When foods, drugs, medical devices, or cosmetics are found to be defective and hazardous, the United States Food and Drug Administration (FDA) will issue a recall. This recall allows all buyers of these harmful products to return them to the place of purchase and either be issued a full refund or new and suitable replacement for the item in question.
FDA recalls are almost always voluntary on the part of the manufacturer, which means a company discovers the problem itself and recalls the product on its own. At other times a manufacturer will recall a product after the FDA raises its own concerns. In some rare cases, the FDA will request or order a recall from a manufacturer.
Since 2012, the FDA has recalled nearly 4,500 drug products for various reasons. The highest surge was in the middle of 2015 when the FDA recalled 540 different types of drugs. These included prescription medications and over the counter drugs which had unintended side effects, patient reactions, etc.
Since 2012, the FDA has recalled over 8,500 medical devices for various reasons. The highest surge was in late 2014 when the FDA recalled 643 different types of medical devices. These included catheters, filters, contraceptives, surgical tools, and many others. These devices are recalled by the FDA “because there is a reasonable chance that they could cause serious health problems or death.”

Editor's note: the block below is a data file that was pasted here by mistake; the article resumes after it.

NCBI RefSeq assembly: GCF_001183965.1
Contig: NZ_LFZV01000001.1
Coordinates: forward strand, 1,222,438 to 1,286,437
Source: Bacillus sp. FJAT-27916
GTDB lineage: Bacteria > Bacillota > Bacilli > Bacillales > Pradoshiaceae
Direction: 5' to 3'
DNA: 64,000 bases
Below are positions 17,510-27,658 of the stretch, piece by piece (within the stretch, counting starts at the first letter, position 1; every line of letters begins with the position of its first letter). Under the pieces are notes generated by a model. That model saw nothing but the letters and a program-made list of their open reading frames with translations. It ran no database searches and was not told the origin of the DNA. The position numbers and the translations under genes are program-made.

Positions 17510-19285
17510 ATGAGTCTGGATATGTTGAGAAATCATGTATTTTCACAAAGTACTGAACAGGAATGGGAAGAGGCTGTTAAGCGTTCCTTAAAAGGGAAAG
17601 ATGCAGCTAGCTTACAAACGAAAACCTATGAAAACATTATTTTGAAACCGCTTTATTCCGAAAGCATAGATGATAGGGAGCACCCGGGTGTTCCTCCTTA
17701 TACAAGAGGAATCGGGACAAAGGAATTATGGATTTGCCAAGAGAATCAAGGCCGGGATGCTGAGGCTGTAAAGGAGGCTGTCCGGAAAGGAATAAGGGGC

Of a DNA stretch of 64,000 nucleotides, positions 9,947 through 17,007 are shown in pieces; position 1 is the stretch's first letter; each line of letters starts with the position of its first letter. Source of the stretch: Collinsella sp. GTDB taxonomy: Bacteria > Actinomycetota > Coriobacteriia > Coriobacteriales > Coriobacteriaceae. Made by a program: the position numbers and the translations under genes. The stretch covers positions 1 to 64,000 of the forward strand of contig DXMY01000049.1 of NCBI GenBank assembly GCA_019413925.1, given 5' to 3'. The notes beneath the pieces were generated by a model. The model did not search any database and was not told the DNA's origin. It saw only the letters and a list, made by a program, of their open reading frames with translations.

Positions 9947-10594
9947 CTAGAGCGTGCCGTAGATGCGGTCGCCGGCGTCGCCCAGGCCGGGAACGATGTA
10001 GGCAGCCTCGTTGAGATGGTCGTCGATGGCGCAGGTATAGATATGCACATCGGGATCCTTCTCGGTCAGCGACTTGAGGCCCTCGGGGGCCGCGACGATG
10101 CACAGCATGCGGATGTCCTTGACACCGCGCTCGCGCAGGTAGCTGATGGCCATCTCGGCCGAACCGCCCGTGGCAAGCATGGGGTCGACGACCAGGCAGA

Medical devices are also divided into three types of recalls (Class I, Class II, Class III) in which the difference involves the likelihood of injury from the medical device.
Just because a manufacturer may voluntarily recall their own product does not mean they are free from liability. In fact, they are admitting that there is a problem that could harm their consumers. Those who have purchased one of these recalled products and have suffered an injury as a result may file a lawsuit.
In the United States, a tort refers to a, “body of rights, obligations, and remedies that is applied by courts in civil proceedings to provide relief for persons who have suffered harm from the wrongful acts of others.”
An MDL stands for multidistrict litigation and is a special legal procedure conducted in federal court that is designed to quickly conduct the handling of complex cases, which can include dangerous drug and medical device lawsuits.
It means the manufacturer made an error either in the design or the fabrication of a product that causes it to not work as intended. This can be especially dangerous in many cases, such as those of faulty medical devices and prescription drugs.
A defective design in a product is one that is so great, the product cannot be utilized for the purposes intended or is even made hazardous as a result of the defect, imperfection, or design flaw. In the case of medical devices, this can be a deadly mistake.